The time of great bands with a style of its own and charismatic leaders is over: Benny Goodman, Count Basie or Duke Ellington are history. The maintenance of groups that number 15 to 18 members is uneconomical under current conditions. So jazzmen now lead trios or quartets.
But someone has to care for jazz history, and Wynton Marsalis, an admirable trumpet player both in jazz and classical music, took on that task. Himself a product of the Juilliard School, a true symbol of excellence, he founded the Jazz at Lincoln Center Orchestra back in 1988. It remains to this day a high-class repertoire band ranging from swing to the last decade. The hot New Orleans style isn´t included, for it needs less and sometimes different instruments.
To nitpick, I dislike the appellation "orchestra": it´s much more jazzy and true to call it a big band. Marsalis first came to BA in 1994; and then he brought his orchestra (JLCO) in 1998, 2000 and 2005. This is the first time, however, that the venue is the Colón, and I accept it because they play acoustically, without amplification. They started the subscription series invented by the former Colón Director, Pedro Pablo García Caffi, with the appellation "Fifth Anniversary Cycle", in reference to the theatre´s reopening in May 2010.
I believe GC did a complete distortion of the Colón´s vocation, for the seven-concert series includes just two classical ones and five are given over to different forms of popular music. However, I do make an exception for the JLCO, even if the audience had little to do with the habitual one at the Colón . Fifteen members came in this tour: four trumpet players including Marsalis; three trombonists; five saxophonists; one pianist; one bassist; one drummer. Two more didn´t come: a trumpeter and a saxophonist. In just one number two trombonists took turns singing. Of course the saxophonists played the whole family of those instruments: soprano, tenor and baritone; but they also added in some pieces two flutes and three different types of clarinet.
The repertoire was announced (with a microphone) by Marsalis, and I object this procedure, although I know it´s normal among jazzmen. The JLCO is a stable outfit and even if there´s some room for improvisation in the choruses (solos) they all have scores for the riffs, introductions and postludes. Marsalis should send the day´s programme to the printers, which would allow no mistakes from the audience or us poor critics in the precise identification of what we heard. So my following description has some holes. (By the way, I was very happy that the Colón has reverted to normalcy in the design of their hand programmes: both the expensive 50-Peso and the flimsy one that went with the tip have disappeared, we now have the standard middle-sized programme of long tradition).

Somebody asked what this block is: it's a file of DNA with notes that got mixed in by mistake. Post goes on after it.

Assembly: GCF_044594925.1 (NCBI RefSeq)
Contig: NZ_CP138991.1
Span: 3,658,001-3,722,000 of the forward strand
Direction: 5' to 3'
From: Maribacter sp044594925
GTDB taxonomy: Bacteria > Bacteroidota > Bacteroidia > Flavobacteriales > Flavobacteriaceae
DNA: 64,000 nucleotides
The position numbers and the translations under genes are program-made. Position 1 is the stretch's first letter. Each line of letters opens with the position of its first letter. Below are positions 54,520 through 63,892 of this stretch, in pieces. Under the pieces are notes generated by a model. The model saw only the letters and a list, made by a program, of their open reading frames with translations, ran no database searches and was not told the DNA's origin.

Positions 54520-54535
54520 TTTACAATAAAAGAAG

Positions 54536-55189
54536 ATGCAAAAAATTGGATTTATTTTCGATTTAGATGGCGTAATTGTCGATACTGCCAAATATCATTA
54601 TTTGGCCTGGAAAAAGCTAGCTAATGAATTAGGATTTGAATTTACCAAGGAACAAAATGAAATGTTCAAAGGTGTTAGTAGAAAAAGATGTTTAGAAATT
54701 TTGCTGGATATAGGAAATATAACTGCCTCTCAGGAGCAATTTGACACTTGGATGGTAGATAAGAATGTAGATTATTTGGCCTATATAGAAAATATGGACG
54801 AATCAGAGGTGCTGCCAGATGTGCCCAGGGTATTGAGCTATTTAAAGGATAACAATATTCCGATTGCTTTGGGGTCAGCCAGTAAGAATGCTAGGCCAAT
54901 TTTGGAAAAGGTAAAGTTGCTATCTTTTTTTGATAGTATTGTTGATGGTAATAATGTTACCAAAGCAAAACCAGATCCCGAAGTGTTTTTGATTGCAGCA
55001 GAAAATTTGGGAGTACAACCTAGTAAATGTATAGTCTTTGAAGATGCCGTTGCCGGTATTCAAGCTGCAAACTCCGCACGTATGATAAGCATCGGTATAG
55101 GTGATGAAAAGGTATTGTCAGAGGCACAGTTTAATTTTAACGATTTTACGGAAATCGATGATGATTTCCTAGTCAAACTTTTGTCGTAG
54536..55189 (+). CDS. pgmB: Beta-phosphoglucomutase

Dressed in Brooks Brothers elegant light suits and ties, the members stayed put during the whole First Part.
Marsalis started with a work of his own: two fragments (slow-fast) of his Jazz Mass; although I find no relationship to religion in the music, it´s certainly good mainstream jazz, with some unbelievably high trumpet flights from the author (he is a prolific composer); I didn´t enjoy the rather weak trombone solo. Then, a typical Dizzy Gillespie fusion number, clearly Caribbean in its ambience, featuring flute, muted trumpet and brilliant uptempo tenor sax. Afterwards, the lovely "Moody´s mood for love", with a very relaxed sax chorus and two vocals, the first pleasant, the other sounding like an out-of-tune countertenor.
Followed a number by their talented bass player, Carlos Henríquez, with guajira and mambo connotations, wah-wah trumpets and nice melodic touches. An unannounced fast piece ended the music before the interval; it was quirky, cool, had a fine Marsalis chorus and a small drums one, quite soft!
The Second Part brought the strange, fascinating music of Thelonious Monk. Then, one of the older styles, the Kansas City Swing; written in 1932, I believe I understood the title as "The blue room". Followed a tribute to Wynton´s brother, Branford Marsalis, a very lyrical piece of his with soprano sax and two flutes. Then, a curious work, "Presidential speech" (based on one of Nehru´s main proclamations, but without vocals!), written and played by the refined clarinetist Ted Nash.
And then, what for me was the highest point: the marvelous 1930 Ellington "Mood indigo", featuring a long Marsalis solo and a trio made up of clarinet soprano, muted trumpet and muted trombone. The session ended with an uptempo creation by the great pianist Oscar Peterson, "March past" (from a suite) where both the pianist and the drummer showed their capacity.
Encores: the first, unannounced, played just by Marsalis with the rhythm section (piano, drums, bass), showing off his extraordinary highest register. And finally, a balmy, not very jazzy, arrangement of that old Latino song, "Flores negras".
It was an interesting cross section of styles. I especially enjoyed the trumpet players, the sax baritone of Paul Nedzela and the first-rate bassist. I do find the trombone section a bit below the high level of the rest, but as a whole the JLCO is certainly a responsive group led by a very eclectic Marsalis. He doesn´t aim to give a specific style, and he´s right: their recitals are partial histories of jazz, the strongest symbol of American music.
For Buenos Aires Herald